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Agricultural Policy

A farming perspective on the food waste debate: why access to innovation matters.

People rightly abhor waste and are shocked to learn that adding up the plate scrapings, moldy bread and old veg we may throw away between farm gate and washing-up totals almost 1/3 of all available food*. However I believe that the debate is often too narrow in the scope of what we mean by “available food” and food waste. A farming perspective is needed on the food waste debate.

Summary

1. Adopting new tools or technology such as a fridge, frees up time and allows people to do more, often while getting better results.  

2. The same can be said for farming. Yet why is there a feeling among some people that society should edit the choices farmers can make from tools and innovations that science makes possible?

3. If British and European farmers are unable to reap some of the harvest which other farmers round the world can routinely achieve through access to better tools and technology, then those losses on our farms are self-imposed waste.

4. Only by improving the tools available to farmers can we increase food productivity while reducing the environmental foot print of agriculture.

Imagine life without a fridge

Being more efficient, by adopting new tools or technology, frees up time and allows people to do more, often while getting better results. For example buying a fridge better preserves food, reducing waste, as well as being more convenient than having a separate larder for food storage. You can choose to shun the modern convenience of a fridge and buy fresh milk daily, keep meat under fly proof screens and shop for ice to cool other perishable foods, like our great grandparents, but such choices would probably be seen as eccentric, rather than the actions of a back to the future leader of fashionable food culture. Tools like fridges work, they save time and reduce waste for modest cost.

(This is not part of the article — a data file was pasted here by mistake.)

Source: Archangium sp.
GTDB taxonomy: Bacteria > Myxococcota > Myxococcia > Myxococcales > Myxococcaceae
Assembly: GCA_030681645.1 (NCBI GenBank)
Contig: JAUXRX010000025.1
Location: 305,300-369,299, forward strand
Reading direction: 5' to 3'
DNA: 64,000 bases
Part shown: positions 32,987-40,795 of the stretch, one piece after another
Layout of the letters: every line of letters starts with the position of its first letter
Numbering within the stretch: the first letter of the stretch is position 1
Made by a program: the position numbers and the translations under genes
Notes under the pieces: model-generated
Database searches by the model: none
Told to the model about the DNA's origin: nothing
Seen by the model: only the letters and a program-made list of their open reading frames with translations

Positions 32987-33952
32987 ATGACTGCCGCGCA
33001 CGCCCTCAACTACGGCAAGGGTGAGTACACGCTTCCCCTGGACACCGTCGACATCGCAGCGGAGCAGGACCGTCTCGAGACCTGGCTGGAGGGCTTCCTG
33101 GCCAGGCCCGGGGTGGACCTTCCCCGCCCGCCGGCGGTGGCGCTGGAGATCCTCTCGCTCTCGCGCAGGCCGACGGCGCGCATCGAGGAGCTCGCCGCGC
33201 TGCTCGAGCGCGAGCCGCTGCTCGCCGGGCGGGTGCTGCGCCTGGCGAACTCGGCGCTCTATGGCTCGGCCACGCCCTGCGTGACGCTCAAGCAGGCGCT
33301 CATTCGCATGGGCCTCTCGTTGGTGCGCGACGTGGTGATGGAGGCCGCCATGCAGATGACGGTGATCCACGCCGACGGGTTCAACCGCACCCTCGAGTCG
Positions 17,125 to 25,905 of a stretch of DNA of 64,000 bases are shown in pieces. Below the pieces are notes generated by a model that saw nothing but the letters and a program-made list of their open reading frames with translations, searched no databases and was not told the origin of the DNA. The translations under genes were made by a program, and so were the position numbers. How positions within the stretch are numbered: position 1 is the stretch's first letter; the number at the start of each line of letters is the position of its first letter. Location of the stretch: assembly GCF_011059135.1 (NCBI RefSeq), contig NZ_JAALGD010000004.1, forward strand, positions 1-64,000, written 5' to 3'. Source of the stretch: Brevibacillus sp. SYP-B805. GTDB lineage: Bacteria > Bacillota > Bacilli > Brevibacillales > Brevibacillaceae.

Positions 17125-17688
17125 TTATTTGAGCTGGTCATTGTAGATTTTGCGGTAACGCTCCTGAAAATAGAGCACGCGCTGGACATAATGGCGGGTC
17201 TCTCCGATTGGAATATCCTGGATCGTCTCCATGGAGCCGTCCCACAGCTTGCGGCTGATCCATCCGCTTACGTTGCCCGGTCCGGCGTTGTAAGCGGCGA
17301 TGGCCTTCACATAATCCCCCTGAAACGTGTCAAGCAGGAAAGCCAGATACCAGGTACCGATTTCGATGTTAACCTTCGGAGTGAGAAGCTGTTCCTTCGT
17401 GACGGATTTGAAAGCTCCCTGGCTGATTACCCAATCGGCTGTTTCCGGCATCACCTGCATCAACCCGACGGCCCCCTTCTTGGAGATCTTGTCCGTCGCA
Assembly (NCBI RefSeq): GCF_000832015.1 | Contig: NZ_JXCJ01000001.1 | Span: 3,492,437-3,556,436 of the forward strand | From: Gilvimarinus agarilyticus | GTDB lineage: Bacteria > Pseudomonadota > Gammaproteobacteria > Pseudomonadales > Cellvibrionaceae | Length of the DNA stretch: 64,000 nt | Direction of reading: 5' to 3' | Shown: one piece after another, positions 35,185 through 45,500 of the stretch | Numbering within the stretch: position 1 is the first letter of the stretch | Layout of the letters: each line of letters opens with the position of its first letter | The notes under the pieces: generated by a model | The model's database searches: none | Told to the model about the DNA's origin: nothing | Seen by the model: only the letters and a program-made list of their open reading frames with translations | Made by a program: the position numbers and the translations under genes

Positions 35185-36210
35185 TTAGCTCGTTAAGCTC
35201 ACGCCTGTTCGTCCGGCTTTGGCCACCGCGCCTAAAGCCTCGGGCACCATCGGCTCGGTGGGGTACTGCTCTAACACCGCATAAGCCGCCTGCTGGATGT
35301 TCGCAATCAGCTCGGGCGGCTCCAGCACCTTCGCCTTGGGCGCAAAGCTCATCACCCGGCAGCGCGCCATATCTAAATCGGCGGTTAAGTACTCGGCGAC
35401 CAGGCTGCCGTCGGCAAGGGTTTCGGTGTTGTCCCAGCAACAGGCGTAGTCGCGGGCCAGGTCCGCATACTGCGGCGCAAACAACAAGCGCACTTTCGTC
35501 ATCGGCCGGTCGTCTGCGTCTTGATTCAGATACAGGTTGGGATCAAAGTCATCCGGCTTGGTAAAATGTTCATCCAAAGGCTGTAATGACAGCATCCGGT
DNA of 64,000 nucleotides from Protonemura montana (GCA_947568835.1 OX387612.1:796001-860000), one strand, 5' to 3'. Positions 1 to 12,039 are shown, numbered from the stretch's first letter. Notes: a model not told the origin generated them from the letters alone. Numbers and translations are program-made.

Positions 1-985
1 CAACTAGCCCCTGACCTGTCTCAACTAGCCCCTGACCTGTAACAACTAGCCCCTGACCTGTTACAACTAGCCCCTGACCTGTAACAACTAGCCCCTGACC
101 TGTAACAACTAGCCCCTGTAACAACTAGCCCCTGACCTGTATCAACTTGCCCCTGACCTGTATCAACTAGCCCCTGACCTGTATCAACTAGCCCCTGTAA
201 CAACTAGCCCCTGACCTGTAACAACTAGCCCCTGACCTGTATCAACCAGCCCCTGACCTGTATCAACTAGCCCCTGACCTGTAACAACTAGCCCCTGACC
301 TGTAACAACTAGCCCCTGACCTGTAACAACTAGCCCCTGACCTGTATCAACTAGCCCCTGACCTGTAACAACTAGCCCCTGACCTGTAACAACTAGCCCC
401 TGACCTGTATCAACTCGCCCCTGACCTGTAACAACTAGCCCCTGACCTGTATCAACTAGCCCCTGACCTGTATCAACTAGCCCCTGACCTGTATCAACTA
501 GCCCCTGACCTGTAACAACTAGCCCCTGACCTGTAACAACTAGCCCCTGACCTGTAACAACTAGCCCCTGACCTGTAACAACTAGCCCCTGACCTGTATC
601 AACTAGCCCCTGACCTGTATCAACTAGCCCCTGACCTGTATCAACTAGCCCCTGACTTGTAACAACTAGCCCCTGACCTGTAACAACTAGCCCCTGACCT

Why then is there a feeling among some people that society should edit the choices farmers can make from tools and innovations that advances in science make possible? Only by improving the tools available to farmers can we increase food productivity while reducing the environmental foot print of agriculture.

The farming equivalent of consumers living without fridges

Farmers start each year with fields full of potential; as the days pass those fields may experience dry weather limiting crop growth or wet water logged soil which stunts plants. Insect pests can suck the sap from crops which may also fall victim to attack by fungal spores, grazing slugs, grubs or pigeons. What ends up in the combine harvester is a fraction of the original potential yield, the success of the farmer is judged by how much of that potential they can protect and bring to market in a sustainable way.

Ownership of the world record wheat yield swaps between the UK and New Zealand and is over 16 tonnes per hectare. UK average yields are 8 tonnes per Hectare. Even record breakers are not capturing all the yield potential available as nature takes its share though bad weather or pests and disease, for average growers a lot more food goes un-harvested. If British and European farmers are unable to reap some of the harvest which other farmers round the world can routinely achieve because they have better tools and technology, then those losses on our farms are self-imposed waste. Populist, anti-innovation policies intended to persuade us that we should be afraid of newfangled tools and technology, cause the farming equivalent of consumers living without fridges.

The world population is expected to increase by the population of Germany (83 million) every year on average for the next 30 years as we head towards 10 billion people on this planet. To waste the potential of our farm land and our farmers by denying them access to innovations made possible by science and research is just as morally dubious as our sometimes casual behavior towards the precious food resources in our fridges.

 

*http://www.fao.org/save-food/resources/keyfindings/en/